Government: How did they govern themselves locally and as colonies? Was there an infrastructure
for government? What were their ideas on government?

Note: Voting at this time was not by secret ballot, but by stating aloud the name of the person that you favored.



New England (CT, ME, MA, NH, RI)

Middle Colonies (DE, NY, NJ, PA)

South (GA, MD, NC, SC, VA)

What were some examples of local government and town organization? What about ownership of property and involvement of the population in the well-being of the local community?

New Englanders had meetinghouse and centralized community. Annual “town meetings,” where they selected governing group. Widespread ownership of land, plus 1630s voting granted based on church membership; 40% colony’s males could vote.

Dispersed population. Land ownership more difficult, plus stable incomes required owning slaves. With economic limitations and dependency, came political dependency. Bacon’s Rebellion was partly the landless indentured servants being disenfranchised.

What happened in the English colonies with both local and colonial government?

Colonial assembles with most governors royally appointed. Council declined in power in 1700s and assemblies increased, primarily because of “power of purse” as the governors needed money for colonial wars. Size of franchise was large because most owned land – therefore hard to control the electorate, who could throw out those who did not listen.

What was different about the colonies and criticism of government compared to the British tradition?

1730s – John Peter Zenger, newspaper editor, criticized the royal governor of NY. Attorney Andrew Hamilton argued successfully that criticism of government, if true, isn’t libelous.

Result: “Last colonial printer prosecuted by the royal authorities” (p. 859 of Boyer’s Oxford Companion to United States History).


The royal government in New York took the position held by the British traditions. The colonial jury did not.

This is a sign of the developing American recognition that a free and attentive press is essential for small-r republicanism and small-d democracy.

What was different about the colonial and British governmental systems?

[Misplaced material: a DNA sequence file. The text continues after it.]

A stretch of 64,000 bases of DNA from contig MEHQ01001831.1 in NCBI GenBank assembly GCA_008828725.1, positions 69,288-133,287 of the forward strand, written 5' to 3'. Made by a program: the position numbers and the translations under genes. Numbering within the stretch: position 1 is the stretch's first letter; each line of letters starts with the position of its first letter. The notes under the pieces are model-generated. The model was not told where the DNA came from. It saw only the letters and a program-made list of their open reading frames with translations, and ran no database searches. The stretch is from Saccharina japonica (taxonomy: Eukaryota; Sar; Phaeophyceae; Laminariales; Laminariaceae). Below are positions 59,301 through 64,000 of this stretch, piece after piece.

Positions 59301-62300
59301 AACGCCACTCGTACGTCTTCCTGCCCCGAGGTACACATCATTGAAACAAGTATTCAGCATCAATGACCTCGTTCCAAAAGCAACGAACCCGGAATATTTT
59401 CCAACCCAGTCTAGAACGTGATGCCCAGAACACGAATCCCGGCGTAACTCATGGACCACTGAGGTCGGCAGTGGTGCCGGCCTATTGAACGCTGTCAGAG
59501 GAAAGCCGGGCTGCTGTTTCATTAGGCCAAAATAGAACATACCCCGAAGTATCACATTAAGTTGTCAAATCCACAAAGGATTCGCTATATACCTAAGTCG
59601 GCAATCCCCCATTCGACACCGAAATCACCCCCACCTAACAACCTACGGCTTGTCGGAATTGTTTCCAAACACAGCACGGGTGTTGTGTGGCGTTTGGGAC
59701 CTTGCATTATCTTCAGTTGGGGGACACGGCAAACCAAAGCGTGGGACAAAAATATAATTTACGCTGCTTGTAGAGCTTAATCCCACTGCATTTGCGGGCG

Colonies – 50-75% white males – qualified voters (compared to England with 15-30%).


Colonies – direct representation (compared to England’s “virtual representation”)


Economy: How did they make a living? What was the infrastructure for their economy?



New England (CT, ME, MA, NH, RI)

Middle Colonies (DE, NY, NJ, PA)

South (GA, MD, NC, SC, VA)

In which colonial regions were the cities/ports?

Boston = 16,000

(Data in this row from the 1770s)

Philadelphia = 28,000

New York = 25,000

Newport (RI) = 11,000


Charles Town = 12,000 with trade actually controlled by merchants from Britain/New England

Where were tobacco, rice, and wheat grown and where were they sold?

Wheat grown = Connecticut Valley

Wheat sold = New England, South, West Indies. (Also shipped meat to South.)

NY, PA − Same as Connecticut Valley.

Tobacco grown = Chesapeake (includes MD)

Tobacco grown = Chesapeake (VA)

Rice grown = Carolina (South) and GA. Post-1754, South Carolinians migrated into GA; 1773 GA = 33K – with 45% slaves.

Rice and tobacco sold = Northern colonies and Europe

Trading managed by London, later northern colonies.

Where were there industries, such as metals manufacturing, lumbering, mining, and fishing?

Lumbering, mining, and fishing – on the coast.

1640s – Iron works established MA.

1760s, NJ iron plant; other small ones in NJ, PA – this in spite of the Iron Act (1750).

Some iron plants in South. Not major industry. Some lumbering, naval stores.

What was the difference both in the type of trades and crafts industries in the North and in the South and who was involved in those occupations?

In general, workers = white laborers or entrepreneurs in colonial towns.

Types of trades and crafts:

·         Blacksmiths, cabinet makers, cobblers, rifle makers, silversmiths

·         Owners of mills for processing grain, cloth, or lumber


In general, workers = slaves on or from large plantations earning money for their owners and possibly their own freedom

Types of trades and crafts:

·         Blacksmithing, carpentry, cobbling

·         Small shopkeepers selling services


What was the difference in the infrastructure for trade (merchants, the ports) in the North and South and in the effect of English rules (Navigation Acts, Iron Act, woolens control) in the North and in the South?

In Massachusetts, later in New Jersey and Pennsylvania. 1750 – Iron Act and other acts restricted processing of metals, woolens, and hats, but Navigation Acts protected merchants from foreign competition.


27% colonial exports (from Boston, Newport, Philadelphia) to West Indies. Colonies importing from Britain heavily after 1740. Also some hauling overland (Great Wagon Road) in 1600s, but limitations on hauling grain because of weight.

South imports/exports directly to merchants (first English, later Northern).


Had an infrastructure—that is, had commercial or merchant class with ships, contacts, and expertise required for global trade.

Ship builders – 40% of British merchant vessels.

Trade was handled by London merchants and later by Northern merchants.


New England

·         CT – Connecticut

·         ME – Maine

·         MA – Massachusetts

·         NH – New Hampshire

  • RI – Rhode Island

Middle Colonies

·         DE – Delaware

·         NY – New York

·         NJ – New Jersey

·         PA – Pennsylvania


·         GA – Georgia

·         MD – Maryland

·         NC – North Carolina

·         SC – South Carolina

  • VA – Virginia